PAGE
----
Disclaimer: Joss and ME own Buffy and company. David Shore, etc., own House and PPTH. I own nothing but the words.
Cameron tried to concentrate on the file in front of her, but not even a sigh and a roll of her eyes had stopped Chase and Foreman from loudly discussing something that was completely irrelevant to the case. She hated employing such tactics, but they did sometimes work. Not this time, though.
"It's the same girl," Foreman said. "There's no way it's not."
"Except that she's older than Melinda was, she's acting completely differently, and her mother is nowhere in sight," Chase said. He also seemed to be trying to read the patient's file, but he kept answering Foreman.
"She looks exactly the same," Foreman said.
"She's got a different name," Chase said.
Cameron took off her glasses and put them down on her file. Sometimes that worked, too. She could have said some things about how good-looking the patient was, even in his current state, but she didn't, because she was professional. "She's not the patient," she said. "The patient's name is Alexander Harris. Why don't we focus on him?"
"We have a patient?" House said, swinging the door wide as he entered and tossing his backpack onto the desk. Their desk, not his. "I don't remember taking a patient. Do you think I have amnesia? I'm asking, because, y'know, amnesia."
"Twenty-four-year-old male, has been asleep for two days straight, no one can wake him up," Foreman said.
"Asleep?" House said. "You mean in a coma."
"No coma," Chase said. "He cycles through REM and NREM normally, and flinches in response to both pain and light. He just won't wake up."
"Then you're not trying hard enough."
"It's not just us," Chase said. "The ER tried -"
"I was joking," House said. "I'm sure you did your best. Did Cameron whisper sweet nothings in his ear?"
Cameron rolled her eyes again. "Yes, because I'm sure that would work better than the standard protocol. Or playing a GameBoy in his ear."
"Besides, if his nubile young girlfriend couldn't wake him up, I don't think Cameron could," Foreman said.
"Nubile? This case is sounding a bit more interesting," House said.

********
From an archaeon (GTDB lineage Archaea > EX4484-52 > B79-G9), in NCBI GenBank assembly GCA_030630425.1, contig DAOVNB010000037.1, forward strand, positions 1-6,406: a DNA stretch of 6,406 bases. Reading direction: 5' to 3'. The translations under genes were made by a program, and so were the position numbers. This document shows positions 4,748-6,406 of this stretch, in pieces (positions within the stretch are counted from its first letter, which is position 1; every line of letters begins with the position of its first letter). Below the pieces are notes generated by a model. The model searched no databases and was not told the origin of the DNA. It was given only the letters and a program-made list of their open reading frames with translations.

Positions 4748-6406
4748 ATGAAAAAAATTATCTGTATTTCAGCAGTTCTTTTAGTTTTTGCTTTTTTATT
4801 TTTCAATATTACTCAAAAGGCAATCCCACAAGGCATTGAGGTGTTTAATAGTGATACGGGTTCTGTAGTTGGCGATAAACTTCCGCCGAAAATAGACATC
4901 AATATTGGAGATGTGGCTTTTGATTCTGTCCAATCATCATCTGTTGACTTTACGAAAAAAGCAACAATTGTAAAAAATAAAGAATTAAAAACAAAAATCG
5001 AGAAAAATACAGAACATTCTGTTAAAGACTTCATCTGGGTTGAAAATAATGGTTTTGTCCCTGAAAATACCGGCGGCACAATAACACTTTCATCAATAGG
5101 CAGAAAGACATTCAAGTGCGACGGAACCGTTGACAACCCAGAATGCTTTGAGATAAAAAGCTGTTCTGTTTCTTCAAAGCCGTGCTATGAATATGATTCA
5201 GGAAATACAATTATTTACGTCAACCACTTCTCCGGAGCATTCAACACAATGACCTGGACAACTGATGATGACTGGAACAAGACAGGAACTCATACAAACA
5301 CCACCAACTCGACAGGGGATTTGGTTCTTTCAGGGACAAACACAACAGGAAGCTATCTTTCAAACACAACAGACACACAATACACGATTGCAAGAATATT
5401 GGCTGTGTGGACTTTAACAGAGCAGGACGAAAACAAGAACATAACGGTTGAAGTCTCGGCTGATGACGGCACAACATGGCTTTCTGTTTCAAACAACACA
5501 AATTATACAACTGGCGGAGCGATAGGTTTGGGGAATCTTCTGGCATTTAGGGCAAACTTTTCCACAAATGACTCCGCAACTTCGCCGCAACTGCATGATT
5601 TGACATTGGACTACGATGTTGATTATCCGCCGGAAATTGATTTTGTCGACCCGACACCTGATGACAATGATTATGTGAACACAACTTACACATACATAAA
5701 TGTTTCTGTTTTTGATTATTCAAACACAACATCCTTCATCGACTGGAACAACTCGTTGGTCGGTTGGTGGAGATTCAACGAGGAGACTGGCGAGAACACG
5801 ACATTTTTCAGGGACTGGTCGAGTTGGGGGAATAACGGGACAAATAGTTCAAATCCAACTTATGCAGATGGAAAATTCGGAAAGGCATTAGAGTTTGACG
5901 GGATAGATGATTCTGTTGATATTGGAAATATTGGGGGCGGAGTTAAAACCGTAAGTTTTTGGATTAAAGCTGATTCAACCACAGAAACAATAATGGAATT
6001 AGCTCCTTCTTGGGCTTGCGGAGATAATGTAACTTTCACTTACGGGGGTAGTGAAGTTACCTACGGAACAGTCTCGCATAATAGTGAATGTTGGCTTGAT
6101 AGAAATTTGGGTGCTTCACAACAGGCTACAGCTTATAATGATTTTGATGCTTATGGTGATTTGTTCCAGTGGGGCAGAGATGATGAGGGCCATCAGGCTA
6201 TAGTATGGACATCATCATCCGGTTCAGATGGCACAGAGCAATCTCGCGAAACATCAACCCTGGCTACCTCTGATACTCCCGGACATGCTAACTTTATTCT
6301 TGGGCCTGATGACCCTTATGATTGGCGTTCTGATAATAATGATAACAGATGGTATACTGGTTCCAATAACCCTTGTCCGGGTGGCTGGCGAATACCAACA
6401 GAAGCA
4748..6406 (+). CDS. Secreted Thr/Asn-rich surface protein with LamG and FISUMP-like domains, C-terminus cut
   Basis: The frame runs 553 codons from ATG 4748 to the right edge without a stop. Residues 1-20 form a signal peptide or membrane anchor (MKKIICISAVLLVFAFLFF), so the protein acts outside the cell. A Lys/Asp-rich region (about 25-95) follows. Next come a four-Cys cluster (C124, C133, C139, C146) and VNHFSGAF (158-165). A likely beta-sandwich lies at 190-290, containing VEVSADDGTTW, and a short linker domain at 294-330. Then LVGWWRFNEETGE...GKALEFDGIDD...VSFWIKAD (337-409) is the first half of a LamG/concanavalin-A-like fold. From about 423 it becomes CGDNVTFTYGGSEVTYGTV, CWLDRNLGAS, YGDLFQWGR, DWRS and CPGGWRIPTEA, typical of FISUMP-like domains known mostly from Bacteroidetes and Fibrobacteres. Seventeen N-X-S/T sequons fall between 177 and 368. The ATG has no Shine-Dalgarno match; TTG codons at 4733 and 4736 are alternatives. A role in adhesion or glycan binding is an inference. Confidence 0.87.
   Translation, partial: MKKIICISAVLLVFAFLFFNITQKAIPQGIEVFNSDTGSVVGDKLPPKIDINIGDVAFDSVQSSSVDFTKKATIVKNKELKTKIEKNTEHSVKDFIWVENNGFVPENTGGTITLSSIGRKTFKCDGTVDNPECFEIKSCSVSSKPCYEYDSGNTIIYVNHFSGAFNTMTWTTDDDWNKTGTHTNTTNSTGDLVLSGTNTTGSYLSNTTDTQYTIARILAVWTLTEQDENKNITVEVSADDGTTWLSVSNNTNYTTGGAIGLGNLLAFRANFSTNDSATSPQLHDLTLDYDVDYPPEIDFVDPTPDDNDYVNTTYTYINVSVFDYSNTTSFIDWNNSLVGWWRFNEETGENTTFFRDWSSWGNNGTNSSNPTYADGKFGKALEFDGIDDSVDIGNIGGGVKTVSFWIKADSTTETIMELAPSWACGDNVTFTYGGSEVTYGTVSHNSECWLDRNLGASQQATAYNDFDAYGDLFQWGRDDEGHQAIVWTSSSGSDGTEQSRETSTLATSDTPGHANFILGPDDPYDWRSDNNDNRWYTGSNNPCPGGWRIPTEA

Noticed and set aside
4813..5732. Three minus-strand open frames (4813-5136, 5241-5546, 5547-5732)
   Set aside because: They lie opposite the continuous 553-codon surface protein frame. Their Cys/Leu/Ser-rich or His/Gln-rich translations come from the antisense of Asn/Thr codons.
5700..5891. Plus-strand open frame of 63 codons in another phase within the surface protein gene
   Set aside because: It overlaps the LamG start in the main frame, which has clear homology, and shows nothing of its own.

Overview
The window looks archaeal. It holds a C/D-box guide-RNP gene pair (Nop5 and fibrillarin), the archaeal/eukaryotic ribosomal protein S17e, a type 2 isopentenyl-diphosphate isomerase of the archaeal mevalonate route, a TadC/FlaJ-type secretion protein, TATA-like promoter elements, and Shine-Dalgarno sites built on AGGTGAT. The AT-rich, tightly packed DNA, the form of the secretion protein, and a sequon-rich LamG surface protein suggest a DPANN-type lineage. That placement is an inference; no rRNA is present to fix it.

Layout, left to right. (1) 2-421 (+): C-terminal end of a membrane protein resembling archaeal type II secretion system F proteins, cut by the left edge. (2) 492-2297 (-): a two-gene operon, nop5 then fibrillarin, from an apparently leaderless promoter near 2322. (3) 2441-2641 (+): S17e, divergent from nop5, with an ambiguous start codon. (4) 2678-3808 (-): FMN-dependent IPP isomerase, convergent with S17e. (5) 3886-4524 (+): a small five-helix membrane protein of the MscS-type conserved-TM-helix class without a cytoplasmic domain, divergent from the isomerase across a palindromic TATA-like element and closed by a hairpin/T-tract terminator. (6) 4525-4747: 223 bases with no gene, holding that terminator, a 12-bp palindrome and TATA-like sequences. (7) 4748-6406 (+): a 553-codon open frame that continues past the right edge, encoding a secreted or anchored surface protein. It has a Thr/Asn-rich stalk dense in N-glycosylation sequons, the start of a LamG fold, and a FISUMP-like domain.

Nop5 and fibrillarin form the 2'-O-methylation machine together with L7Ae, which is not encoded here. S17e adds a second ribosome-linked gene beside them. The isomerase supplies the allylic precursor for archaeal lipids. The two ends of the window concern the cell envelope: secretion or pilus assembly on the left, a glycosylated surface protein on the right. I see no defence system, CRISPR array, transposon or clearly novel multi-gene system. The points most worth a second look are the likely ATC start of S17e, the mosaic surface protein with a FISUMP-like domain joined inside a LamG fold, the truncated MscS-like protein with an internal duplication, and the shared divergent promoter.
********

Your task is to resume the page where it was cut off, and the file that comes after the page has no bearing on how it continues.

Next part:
"She's not his girlfriend," Cameron said. "She said that quite distinctly."
"The lady doth protest too much?" House said.
"Nah," Chase said. "She's acting more like a sister."
"Girlfriend," Foreman said. "They're not related, and no twenty-four-year-old male visits a girl at college just because she's like a sister to him."
"And you would know," House said. Cameron and Chase both looked at Foreman, but he just shrugged, genuinely not knowing what House was getting at. After all this time, Cameron could always tell. "Still don't see why I should take this case."
Cameron stared at him. "We can't wake him up, and he's not in a coma."
"Didn't we have this one last year?" House said. "Has he been sleeping with someone who's been in Africa lately?"
"Actually, he's just come back from Africa," Chase said.
"See? Boring," House said. "African sleeping sickness. Good, I can go home."
"It's not African trypanosomiasis," Chase said. "That's the first thing we tested for. The ER even tested for it. And it was negative both times."
"Huh," House said. He looked like he might pick up the file, but then he didn't. "You sure he's not in a coma?"
"We're sure," Cameron said.
"Oh," Chase said, "and the not-girlfriend is a dead ringer for Melinda."
"Who?" House said.
"Tick girl," Foreman said.
"Oh ho," House said, picking up the file. "And she's in college, so this time she's legal."
Cameron tried to look shocked, but she didn't think she succeeded. At least he took the case.